• Wash your hands , rubbing every inch of them up to the wrists, for a good 20-30 seconds at least
  • Avoid close contact with people who are sick.  Wear a mask.  Stand 15 feet away.  Crack a window. 
  • Don't touch your face with dirty hands!  The virus commonly infects us through the eyes, nose, and mouth, ick. 
  • Clean and disinfect objects you frequently use.  You can use anything that'll destroy the virus: ozone, peroxide, rubbing alcohol, UV light, soap and scrubbing, heat.  It's likely that less than a hundred virus particles could be infectious, and coronavirus will remain infectious on many smooth surfaces for days.  The good news is that simple cleaning agent and water is enough to remove them. 
  • Use tissues when you cough or sneeze, and make sure to throw it away immediately.  Always have one ready.  "Catch your coughs and sneezes," or better yet wear a mask.

The amount of virus that impact our ACE2-presenting cells that line parts of our upper and lower airways, our heart, our colon, kidneys, brain, and reproductive system, can have an impact on the severity of your symptoms.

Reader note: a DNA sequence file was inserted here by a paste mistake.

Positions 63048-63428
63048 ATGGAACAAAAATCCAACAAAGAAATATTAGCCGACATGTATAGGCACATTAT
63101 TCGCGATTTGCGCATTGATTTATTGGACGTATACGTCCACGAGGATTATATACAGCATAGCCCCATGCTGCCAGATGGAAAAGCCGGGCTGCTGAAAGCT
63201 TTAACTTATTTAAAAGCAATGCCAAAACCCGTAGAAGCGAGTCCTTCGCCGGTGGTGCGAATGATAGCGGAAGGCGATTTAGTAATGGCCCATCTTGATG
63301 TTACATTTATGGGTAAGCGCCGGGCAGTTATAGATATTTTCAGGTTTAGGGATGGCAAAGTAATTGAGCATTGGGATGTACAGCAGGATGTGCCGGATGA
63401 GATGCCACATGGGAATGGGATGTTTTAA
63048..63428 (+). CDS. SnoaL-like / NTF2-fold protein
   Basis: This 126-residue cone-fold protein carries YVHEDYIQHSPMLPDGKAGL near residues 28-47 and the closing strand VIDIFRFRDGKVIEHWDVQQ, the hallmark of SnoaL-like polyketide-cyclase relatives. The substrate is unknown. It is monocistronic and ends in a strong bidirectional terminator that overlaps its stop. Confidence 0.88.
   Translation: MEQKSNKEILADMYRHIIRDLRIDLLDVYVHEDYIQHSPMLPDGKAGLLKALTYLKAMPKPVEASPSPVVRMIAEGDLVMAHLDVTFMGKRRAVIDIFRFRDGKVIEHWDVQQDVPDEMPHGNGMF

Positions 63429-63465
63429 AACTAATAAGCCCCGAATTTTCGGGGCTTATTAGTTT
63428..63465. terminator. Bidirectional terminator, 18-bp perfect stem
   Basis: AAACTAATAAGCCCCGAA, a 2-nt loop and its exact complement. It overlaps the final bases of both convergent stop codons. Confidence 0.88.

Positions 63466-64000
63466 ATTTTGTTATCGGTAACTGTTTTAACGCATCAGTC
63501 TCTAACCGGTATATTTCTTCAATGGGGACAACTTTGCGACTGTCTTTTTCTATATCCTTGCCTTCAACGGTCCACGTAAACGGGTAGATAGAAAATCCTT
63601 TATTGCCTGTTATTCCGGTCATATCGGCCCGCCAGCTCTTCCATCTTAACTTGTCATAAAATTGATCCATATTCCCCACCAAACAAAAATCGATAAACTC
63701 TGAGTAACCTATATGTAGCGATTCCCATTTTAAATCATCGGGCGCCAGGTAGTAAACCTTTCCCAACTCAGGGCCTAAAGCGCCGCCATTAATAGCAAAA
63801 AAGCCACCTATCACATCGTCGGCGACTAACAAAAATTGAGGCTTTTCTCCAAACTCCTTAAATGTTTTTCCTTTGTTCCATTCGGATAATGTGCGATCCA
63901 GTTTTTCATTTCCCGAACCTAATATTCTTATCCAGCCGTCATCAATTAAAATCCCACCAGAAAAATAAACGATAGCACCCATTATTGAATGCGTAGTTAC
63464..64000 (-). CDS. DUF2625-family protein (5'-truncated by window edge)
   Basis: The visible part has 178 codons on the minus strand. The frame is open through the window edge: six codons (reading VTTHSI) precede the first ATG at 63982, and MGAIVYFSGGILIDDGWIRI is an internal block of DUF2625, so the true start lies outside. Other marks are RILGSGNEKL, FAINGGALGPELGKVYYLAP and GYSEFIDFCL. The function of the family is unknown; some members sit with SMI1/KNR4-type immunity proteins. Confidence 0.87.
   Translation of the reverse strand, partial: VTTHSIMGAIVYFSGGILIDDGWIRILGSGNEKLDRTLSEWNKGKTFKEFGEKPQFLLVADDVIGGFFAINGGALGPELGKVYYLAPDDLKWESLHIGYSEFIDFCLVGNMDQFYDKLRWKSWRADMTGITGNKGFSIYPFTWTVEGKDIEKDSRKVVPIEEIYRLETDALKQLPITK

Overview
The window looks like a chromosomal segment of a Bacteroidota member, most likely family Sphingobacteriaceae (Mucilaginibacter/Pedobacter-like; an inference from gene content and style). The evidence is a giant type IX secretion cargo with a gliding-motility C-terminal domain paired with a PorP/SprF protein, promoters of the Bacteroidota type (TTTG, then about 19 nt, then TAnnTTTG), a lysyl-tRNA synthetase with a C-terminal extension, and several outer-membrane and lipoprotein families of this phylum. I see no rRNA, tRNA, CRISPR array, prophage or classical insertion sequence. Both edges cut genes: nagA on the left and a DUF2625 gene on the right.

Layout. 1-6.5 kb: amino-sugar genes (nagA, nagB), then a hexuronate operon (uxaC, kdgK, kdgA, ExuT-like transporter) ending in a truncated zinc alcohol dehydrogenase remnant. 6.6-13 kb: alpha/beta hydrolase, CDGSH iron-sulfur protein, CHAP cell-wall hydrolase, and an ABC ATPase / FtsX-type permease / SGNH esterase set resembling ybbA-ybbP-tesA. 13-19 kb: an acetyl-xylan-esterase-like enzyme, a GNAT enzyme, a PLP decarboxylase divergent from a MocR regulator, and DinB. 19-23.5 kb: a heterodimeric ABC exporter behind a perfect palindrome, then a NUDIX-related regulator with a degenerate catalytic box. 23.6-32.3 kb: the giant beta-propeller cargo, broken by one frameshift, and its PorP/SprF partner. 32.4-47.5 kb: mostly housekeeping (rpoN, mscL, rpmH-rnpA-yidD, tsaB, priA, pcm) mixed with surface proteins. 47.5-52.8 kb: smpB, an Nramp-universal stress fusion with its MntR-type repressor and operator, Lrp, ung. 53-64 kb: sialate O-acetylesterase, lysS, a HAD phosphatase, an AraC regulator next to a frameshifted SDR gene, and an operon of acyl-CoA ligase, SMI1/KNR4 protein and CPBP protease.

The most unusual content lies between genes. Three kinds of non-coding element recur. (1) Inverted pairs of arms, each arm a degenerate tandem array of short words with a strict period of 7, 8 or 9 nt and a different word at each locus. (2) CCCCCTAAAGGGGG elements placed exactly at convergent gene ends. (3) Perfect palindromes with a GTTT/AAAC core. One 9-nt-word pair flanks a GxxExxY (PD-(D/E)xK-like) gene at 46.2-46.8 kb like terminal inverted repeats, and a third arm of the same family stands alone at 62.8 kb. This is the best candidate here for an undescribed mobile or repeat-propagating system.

We can do things to destroy these viruses before they make it into the cells and start dividing.  We can also deny them entry into the cell.
  • We can sterilize surfaces and the air we breathe.  For example, Hong Kong is using a 0.015% hydrogen peroxide aerosol that they claim kills all viruses in their city buses within 10 minutes.  There are many ways to de-nature the viral material before it gets to us.  Having an air-purifier, and opening the windows to fresh air are effective ways to lower the amount of virus that's floating around. 
  • Open the curtains and let the sunlight in.  UV light destroys many viruses, including Cov. 
  • We can also do things to our own airways to make them inhospitable.  It sounds overly simple, but even a saline rinse, done frequently, will lower the viral load. 
  • Preparations with Zinc have been clinically proven to work to reduce the load.  Claims are that colloidal silver works.  (I don't doubt it.)